I can’t say what Farrow did or didn’t say to her children about what happened with Soon-Yi. I suspect she took her hurt and anger and crossed a parental boundary and inappropriately involved or interacted with her children about the situation. That her upset and pain could lead her to look for other lapses in judgment and boundaries by Allen is believable. We can’t answer if she believes Allen molested Dylan, has exaggerated an inappropriate parental boundary crossing of his being too invested in one child into molestation, or made up a claim out of revenge.

    I can’t help thinking that Dylan is brave in speaking out on what she believed happened or actually happened, yet I fear she is being exploited not only by the media, but also by her family. When Midnight in Paris was nominated for Academy Awards, there was no public speaking out. When the Golden Globes honor came, that seemed to be the catalyst for media contact. What’s sometimes overlooked is that Farrow had to sign off on her image being used in that ceremony. Why participate even passively in something she objects to? All the press has been advantageous to Ronan Farrow, who debuts in a media gig in February.

    It’s an awful, dysfunctional mess. I hope Dylan found catharsis in speaking out, and I hope that others can be like us and remember that whatever happened, a young girl had to survive and grow up into a woman not afraid to speak her truth, even if we are left wondering what the Truth is.

  14. Thanks. As my hero Ken Campbell put it, anyone who begins a sentence with “I believe…” is usually a right berk. There are circumstances when firm belief is appropriate, even essential. This doesn’t seem like one.

    I recall Sarah Jessica Parker doing an interview at the time of Miami Rhapsody, which she starred in with Mia Farrow. At that time, she got an offer to work with Woody Allen and asked Farrow if she should take it. She was told yes, because nobody comes out of an Allen film looking bad (except Kenneth Branagh, but he’s an exception in so many ways).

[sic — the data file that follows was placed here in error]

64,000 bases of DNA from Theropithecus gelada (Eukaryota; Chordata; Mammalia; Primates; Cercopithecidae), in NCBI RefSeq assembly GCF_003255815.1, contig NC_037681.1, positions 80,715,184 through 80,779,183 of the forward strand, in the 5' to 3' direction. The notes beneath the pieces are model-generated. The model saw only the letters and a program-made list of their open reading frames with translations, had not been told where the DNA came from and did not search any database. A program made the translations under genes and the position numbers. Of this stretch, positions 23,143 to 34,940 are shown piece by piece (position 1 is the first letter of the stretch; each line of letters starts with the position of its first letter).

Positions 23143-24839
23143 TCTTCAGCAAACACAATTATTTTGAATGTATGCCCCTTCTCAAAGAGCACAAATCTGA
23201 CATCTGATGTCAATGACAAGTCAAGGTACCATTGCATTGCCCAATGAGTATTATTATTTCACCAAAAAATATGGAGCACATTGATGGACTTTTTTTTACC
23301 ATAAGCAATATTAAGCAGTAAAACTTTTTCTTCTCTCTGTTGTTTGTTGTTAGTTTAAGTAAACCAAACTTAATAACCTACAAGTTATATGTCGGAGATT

So Mia evidently thinks Woody’s career is OK, his success fair enough, or she did at one point. That would be consistent with her OK-ing the clip for the Golden Globes. Dylan seems to want us to reject Allen as an artist, which I’m not prepared to do on the basis of his possible guilt.

  15. I interviewed Dylan Farrow for an internship at my studio some years ago. I was quite taken aback by how nervous and unsure of herself she was, considering how she was pretty much blue-blood Hollywood royalty. Aren’t such people, with all the privilege and advantages in the world supposed to be irritatingly self-assured?
    I think your piece is good and reasonable David. The only thing that I am sure about myself is that Dylan Farrow is the victim of someone.

  16. Well, any of us who’d been in the papers aged seven in a custody battle with allegations of child abuse would probably be a little off-balance for life… I wish her well. I don’t think more publicity is going to make her feel better, but I hope something does.

  17. The Dylan Farrow who “wrote” that NYT whine is an actual person only in the vaguest sense of the term.. it is painfully clear that monstrosity was confected by Mia Farrow and Nicholas Kristoff. So please everyone, spare your feeling about the “feelings” of that Replicant.

  18. The vaguest sense is good enough for me.

  19. I concur. Being sure about this, and being wrong, seems like a worse choice than being unsure and pleasing neither camp. It’s a no-win situation but there’s a way to lose more slowly.

  20. Then you’re not very demanding when it comes to character assassination and slander.